Billie Tadros Interview

Congratulations to Dr. Billie Tadros on the publication of Was Body. Here’s the interview with her (conducted by Samantha Whiting):

Your bio reads “Injured Woman Poet-Scholar- Teacher/Ex-Runner,” can you tell us about the significance of this? How are you currently “Re-writing your narrative”?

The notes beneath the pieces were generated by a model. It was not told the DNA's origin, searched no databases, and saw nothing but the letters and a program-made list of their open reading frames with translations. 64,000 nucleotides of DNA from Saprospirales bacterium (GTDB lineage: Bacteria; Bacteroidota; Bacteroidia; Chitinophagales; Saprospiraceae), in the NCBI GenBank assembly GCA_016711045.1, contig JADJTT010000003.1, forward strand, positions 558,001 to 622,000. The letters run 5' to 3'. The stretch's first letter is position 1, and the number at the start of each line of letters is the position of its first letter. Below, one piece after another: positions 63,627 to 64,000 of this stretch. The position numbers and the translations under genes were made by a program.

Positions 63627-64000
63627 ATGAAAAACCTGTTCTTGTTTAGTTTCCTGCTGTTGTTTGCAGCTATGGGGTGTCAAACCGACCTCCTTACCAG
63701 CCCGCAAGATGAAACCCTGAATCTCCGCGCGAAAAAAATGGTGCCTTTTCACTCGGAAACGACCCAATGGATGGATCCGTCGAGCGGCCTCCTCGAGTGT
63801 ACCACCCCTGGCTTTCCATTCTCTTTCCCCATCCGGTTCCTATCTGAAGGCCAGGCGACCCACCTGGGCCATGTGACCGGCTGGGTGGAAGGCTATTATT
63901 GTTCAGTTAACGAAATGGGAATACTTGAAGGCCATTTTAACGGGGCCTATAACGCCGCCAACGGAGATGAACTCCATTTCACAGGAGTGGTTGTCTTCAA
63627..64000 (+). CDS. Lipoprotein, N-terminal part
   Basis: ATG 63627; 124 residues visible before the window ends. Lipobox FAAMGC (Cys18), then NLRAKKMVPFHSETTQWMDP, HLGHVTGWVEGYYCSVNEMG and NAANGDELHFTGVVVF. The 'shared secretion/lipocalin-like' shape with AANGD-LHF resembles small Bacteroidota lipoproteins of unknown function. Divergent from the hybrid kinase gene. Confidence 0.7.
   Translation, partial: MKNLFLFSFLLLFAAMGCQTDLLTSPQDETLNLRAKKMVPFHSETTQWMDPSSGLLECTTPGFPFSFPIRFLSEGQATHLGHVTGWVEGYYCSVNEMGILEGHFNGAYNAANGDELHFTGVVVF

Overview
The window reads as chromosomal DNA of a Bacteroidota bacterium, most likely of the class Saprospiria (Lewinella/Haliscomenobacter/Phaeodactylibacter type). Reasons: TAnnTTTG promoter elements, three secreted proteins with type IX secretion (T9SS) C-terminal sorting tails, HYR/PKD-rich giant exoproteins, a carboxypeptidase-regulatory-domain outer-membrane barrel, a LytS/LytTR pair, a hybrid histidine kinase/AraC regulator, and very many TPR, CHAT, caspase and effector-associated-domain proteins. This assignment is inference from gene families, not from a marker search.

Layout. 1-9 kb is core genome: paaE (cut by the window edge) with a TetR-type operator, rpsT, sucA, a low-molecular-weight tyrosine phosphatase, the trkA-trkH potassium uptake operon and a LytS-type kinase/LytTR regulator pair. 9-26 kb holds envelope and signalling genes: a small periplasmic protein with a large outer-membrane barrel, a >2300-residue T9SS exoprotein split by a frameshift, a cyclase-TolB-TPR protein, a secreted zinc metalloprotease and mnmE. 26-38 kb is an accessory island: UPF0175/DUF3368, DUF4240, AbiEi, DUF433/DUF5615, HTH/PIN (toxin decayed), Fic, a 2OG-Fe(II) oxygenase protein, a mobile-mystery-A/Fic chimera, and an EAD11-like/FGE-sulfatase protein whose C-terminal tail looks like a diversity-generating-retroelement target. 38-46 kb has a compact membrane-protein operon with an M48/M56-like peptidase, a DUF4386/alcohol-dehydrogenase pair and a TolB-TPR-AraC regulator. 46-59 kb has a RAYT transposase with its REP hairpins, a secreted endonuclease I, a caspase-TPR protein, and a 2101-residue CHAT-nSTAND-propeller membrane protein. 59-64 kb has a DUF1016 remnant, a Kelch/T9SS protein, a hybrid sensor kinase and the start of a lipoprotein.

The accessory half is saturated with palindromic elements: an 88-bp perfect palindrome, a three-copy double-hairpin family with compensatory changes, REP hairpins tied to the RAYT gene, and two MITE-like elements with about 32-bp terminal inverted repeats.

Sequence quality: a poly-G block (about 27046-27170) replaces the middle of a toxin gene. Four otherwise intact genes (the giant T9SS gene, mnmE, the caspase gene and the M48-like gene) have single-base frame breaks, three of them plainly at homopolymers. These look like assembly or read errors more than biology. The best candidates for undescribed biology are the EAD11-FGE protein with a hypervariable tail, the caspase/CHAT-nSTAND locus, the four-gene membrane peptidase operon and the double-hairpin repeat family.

Thank you for posing these personally and professionally pertinent questions! (Excuse my alliteration.) Until relatively recently (there I go again!), my bio read “Injured Woman Poet-Scholar-Teacher-Runner,” which is to say that the “ex” part of that appellation “ex-runner” is new. Long-distance running—and, specifically half-marathon and marathon-running—was the love of my life in my twenties. (I say this earnestly and without hyperbole: running was the love of my life.) But I was a passenger in a motor vehicle accident in 2014, and the consequences of that accident have gradually come to mean that that part of my life—the part of my life in which I was a long-distance runner, or a runner of any distances, if I’m being honest with you and myself—is over. Claiming the “ex” in “ex-runner” now is crucial to me. And I mean “crucial” in every sense of the word. If you look up “crucial” in the Oxford English Dictionary, you’ll find metaphorical uses of the word in the nineteenth century that make comparisons to “the trying action of a ‘crucible,’” so I think of the ways that transitioning from identifying as a “runner” to identifying as an “ex-runner” has been (and continues to be) transformative, fraught—and fiery. (Here I’m tempted also to think of the Phoenix, but I resist the temptation to compare coming to terms with injury to rising from the ashes—I’ll talk more about that in a moment.) You’ll also find that our most common current use of the word, to mean something is “very important,” derives from a more specific usage of the word that indicates a final decision “between two rival hypotheses, proving the one and disproving the other.” For me, these rival hypotheses following the motor vehicle accident were as follows: 1. I will run marathons again. (Disproven.) 2. I will not run marathons again. (Proven.) And, anatomically, “crucial” references the shape of a cross, and, specifically, how the anterior and posterior cruciate ligaments of the knee are oriented toward one another as they connect the femur and tibia. (The former, the anterior one, is one of the parts of my knee that sustained injury in the crash. It was one of a number of injuries that are part of a history of injuries, and which were exacerbated by a combination of medical and personal decisions. The “simple” explanation now is that my joint is arthritic—over the course of those injuries and treatments it simply sustained too much irreversible damage, and it’s on course to continue degenerating.) I teach a course at The University of Scranton that examines narratives of illness (a course whose content is also highly relevant to narratives of injury), and one of the texts I read with students is Arthur W. Frank’s The Wounded Storyteller: Body, Illness & Ethics, in which Frank offers a typology of cultural stories about illness. The dominant story—the one we all generally want for ourselves, and the one that defines the modern medical model—is what he calls the “restitution narrative,” whose “plot” or “basic storyline” is this: “I was healthy, today I’m sick [or injured], but tomorrow I’ll be healthy [better] again.” There’s nothing wrong with this narrative, of course, and those of us who find our own storylines conform to this narrative type are generally happy that they do. The problem with the dominance of the restitution narrative, though, as Frank says, is that it “crowds out any other stories,” and so when “getting better” or “returning to normal” or “making a full recovery” aren’t possible, people find they don’t have the language, the narrative models, to tell a “good story,” a true story, about their lives. I was absolutely seduced by the restitution narrative, particularly the one my surgeon told me when he said I could undergo surgery, move aggressively through physical therapy, and then run a marathon seven months post-op and meet the qualifying time for the Boston Marathon, the goal I was moving toward when I crashed. But that’s not how the story went. Six years ago when I started saying I was “re-writing this narrative,” I was trying to write over the injury, to write a restitution narrative for which the injury served as a palimpsest. But now that “re-writing” project means no longer crowding out my own story, (re)writing with what’s left. Here’s Frank’s caution about comparing the “after” of an illness or an injury to rising from the ashes like a Phoenix: he says it can “present the burning process as too clean and the transformation as too complete” and in so doing can “implicitly deprecate those who fail to rise out of their own ashes.” The other problem, he notes, is that “[w]hile the Phoenix remembers nothing of its former life, the victim of some trauma….does remember.” So, for me, claiming the title “ex-runner” and “re-writing” my story now mean acknowledging the charred remains, living in and with the soot of this story, and no longer deprecating myself for not “getting better,” because doing so assumes that “getting better” was a moral choice over which I had control.